The Forest and Wood Products Australia (FWPA) has pushed for changes in the National Construction Code (NCC), which would make it easier to use fire-protected timber in all commercial buildings of up to eight storeys in height.
These proposed changes in the draft 2019 NCC builds on the program of work undertaken by FWPA, which saw similar changes for apartments, hotels and offices in the NCC 2016.
The new proposal has achieved the support of the Australian Building Codes Board’s technical committee, with extensive modelling to demonstrate that timber construction systems can meet the required building and fire safety standards.
Timber construction systems permitted under the Code would include both traditional ‘stick’ framing and newer ‘massive’ timber building systems utilising glue-laminated timber, laminated veneer limber (LVL), as well as cross-laminated timber products.
FWPA national manager codes and standards, Boris Iskra, says that the proposed changes would allow builders and developers to use timber without having to undertake time consuming and expensive ‘performance solutions’ to gain building approval. The designs would just have to meet the deemed-to-satisfy requirements.
“At FWPA, we do everything we can to remove unnecessary restrictions on the use of timber. In 2016, we were successful with introducing similar changes for apartments, hotels and offices – and now we’re on the brink of extending that to other types of buildings,” says Iskra.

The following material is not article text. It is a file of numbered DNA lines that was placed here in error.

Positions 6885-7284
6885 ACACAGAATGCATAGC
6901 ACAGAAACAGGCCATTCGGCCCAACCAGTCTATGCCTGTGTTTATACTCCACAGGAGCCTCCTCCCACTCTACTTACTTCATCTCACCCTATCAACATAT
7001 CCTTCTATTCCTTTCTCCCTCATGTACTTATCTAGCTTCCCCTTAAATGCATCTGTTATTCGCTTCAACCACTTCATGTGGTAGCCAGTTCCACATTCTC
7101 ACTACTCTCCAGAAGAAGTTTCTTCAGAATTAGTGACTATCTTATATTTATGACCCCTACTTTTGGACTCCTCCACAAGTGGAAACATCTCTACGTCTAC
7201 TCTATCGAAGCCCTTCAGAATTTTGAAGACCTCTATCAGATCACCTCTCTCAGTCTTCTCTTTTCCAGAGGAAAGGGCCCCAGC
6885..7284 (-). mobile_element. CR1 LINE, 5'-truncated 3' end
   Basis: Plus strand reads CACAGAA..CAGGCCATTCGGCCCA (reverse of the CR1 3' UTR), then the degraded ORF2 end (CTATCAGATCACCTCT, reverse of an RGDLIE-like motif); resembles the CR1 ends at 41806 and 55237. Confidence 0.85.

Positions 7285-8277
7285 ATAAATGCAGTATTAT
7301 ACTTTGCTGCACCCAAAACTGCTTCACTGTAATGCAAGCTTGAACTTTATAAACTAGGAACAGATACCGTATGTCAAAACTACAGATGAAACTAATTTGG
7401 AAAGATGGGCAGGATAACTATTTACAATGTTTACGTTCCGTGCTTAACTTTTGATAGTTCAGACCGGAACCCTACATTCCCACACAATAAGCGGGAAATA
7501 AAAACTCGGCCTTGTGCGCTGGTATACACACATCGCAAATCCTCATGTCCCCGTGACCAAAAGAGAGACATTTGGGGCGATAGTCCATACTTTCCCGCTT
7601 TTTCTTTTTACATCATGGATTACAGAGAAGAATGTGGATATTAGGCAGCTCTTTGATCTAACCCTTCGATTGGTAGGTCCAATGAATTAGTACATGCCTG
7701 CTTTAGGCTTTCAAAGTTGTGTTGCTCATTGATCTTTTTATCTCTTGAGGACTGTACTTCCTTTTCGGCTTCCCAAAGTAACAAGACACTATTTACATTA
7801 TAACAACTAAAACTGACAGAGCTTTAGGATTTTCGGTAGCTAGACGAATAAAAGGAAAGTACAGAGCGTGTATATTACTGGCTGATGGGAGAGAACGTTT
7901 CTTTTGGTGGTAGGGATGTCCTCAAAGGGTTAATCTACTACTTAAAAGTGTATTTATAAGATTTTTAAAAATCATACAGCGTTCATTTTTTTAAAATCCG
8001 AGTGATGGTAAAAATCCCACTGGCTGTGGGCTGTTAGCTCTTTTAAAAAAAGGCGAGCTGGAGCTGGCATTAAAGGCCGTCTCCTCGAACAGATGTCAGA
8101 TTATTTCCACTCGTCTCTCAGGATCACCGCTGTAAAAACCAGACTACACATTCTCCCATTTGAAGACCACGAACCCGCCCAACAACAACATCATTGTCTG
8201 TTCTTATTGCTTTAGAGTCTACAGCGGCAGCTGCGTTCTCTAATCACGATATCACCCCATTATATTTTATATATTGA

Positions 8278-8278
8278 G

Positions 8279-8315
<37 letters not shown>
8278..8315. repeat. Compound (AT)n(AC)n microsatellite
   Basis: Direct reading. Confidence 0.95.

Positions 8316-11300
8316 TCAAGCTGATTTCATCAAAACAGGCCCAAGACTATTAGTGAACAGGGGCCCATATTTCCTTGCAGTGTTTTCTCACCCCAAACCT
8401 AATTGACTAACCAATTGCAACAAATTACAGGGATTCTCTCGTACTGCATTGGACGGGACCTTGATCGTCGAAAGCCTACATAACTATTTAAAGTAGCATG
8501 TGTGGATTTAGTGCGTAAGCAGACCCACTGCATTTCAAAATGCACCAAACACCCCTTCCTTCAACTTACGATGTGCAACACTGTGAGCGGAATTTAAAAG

“We’re proud to have successfully made the case to the authorities that timber can meet the required standards and would urge the timber industry and progressive builders and developers to make submissions supporting the proposed changes to the Code – it’s a great opportunity.”
Fire protection measures under the proposed changes include fire-protective grade plasterboard, fire-resisting cavity barriers, and a compliant sprinkler system, along with hydrants, hose reels and portable fire extinguishers as required.
In addition to all of this, timber also offers a number of sustainability benefits, according to Ric Sinclair, managing director of FWPA.
“Obviously, wood stores carbon dioxide over the life of the building, which other materials don’t. It performs well thermally, so it doesn’t require as much energy to heat and cool. It also lends itself to prefabrication and quick installation, meaning less disruption to neighbours and fewer truck movements,” he says.
“The other major advantage is the speed of construction. Time is money when it comes to building.”
The draft 2019 NCC is open for public and industry comment until 13 April, and can be found here.